The interaction of radio waves in free space has never been much of a concern to this wireless engineer. Propagation models do a pretty good job of estimating received signal strength. Receivers are designed to select desired signals and reject undesired ones, within limits. “Interference takes place in the receiver,” I’ve heard more than once. Yes, there are a lot of signals in the air at once, but I’m more interested in the end result.
So, it’s with some unease I read that radio waves are interacting with each other — bouncing off one another — all the time, resulting in reversal of power flows in free-space, and in near-fields being found in far-fields. Those are among the conclusions of Dr. Hans G. Schantz, CTO of Q-Track Corporation, a maker of indoor location systems. A press release was issued last week and the underlying paper has been published by the journal FERMAT.
Schantz starts his analysis with a simple example of one-dimensional electromagnetic waves on an ideal free-space transmission line. Using principles of superposition and energy conservation, Schantz analyzes equal-strength signals moving in opposite directions, combining both constructively and destructively. He shows that at one point in this process, power is zero. No power is available to propagate in the same direction, so the power must be “recoiling,” or reversing direction. He refers to this as an “electromagnetic Newton’s cradle.”
What about in the real world, away from an ideal model and with widely varying signals and frequencies? The same concept is said to apply, but in the case of unequal signals the reflection involves a portion of the propagating energy. The smaller signal gives energy to the leading edge of the larger, and the larger provides energy for the smaller to continue.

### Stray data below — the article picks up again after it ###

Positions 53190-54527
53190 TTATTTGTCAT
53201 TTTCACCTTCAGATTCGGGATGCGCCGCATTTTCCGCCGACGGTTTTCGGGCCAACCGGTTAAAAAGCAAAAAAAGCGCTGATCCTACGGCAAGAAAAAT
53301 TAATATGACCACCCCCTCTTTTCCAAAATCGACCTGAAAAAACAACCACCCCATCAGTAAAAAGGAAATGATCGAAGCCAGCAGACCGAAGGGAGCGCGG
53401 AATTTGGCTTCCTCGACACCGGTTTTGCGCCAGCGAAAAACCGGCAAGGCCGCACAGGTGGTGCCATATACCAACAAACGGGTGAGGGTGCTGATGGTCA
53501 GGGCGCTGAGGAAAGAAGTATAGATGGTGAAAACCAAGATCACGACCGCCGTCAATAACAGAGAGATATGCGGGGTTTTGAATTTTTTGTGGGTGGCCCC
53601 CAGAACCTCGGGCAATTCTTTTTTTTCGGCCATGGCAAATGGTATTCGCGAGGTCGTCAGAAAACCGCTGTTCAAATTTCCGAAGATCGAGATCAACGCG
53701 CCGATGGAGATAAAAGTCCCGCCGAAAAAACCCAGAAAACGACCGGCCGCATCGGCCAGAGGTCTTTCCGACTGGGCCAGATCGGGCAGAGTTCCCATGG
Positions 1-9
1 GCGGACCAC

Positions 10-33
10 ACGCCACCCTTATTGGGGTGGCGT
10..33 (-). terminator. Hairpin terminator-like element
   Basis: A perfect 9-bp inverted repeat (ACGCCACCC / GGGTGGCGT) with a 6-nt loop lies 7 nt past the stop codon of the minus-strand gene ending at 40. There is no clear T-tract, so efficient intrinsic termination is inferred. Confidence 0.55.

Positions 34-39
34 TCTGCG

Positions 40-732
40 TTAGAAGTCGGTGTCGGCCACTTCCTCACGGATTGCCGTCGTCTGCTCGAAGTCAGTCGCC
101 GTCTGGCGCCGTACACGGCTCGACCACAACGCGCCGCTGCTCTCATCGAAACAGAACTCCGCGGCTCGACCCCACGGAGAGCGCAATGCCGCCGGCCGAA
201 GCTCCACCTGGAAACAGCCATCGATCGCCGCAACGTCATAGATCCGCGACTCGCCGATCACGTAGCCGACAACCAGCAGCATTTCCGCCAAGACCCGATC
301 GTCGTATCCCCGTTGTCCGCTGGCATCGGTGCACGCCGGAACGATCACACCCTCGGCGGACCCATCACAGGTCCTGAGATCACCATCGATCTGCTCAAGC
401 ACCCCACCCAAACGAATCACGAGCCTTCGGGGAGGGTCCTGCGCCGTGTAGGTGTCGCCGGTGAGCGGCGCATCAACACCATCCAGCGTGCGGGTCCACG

Schantz finds this rebounding behavior results in near-field effects that are typically assumed by engineers to occur only near the source of a signal:
Physicists and RF engineers refer to ‘near’ fields because their stationary or ‘reactive’ energy will typically be found near to a particular source – typically within about one wavelength. On the contrary, my work illustrates how ‘near’ fields are actually all around us. Radio waves interact and combine with sunlight, infrared, and other electromagnetic waves all the time, generating ‘near’ fields even arbitrarily far away from the transmitters which create them and the receivers which detect them.
He says there is no new physics involved in his findings. He examines alternate explanations, preferring his own. This subject has been looked at before, but the last comprehensive discussion of the topic Schantz finds dates to 1909.
Schantz sees possible applications of his findings to indoor location equipment, such as that made by his company, and to more-robust multipath mitigation techniques that exploit both electric and magnetic fields.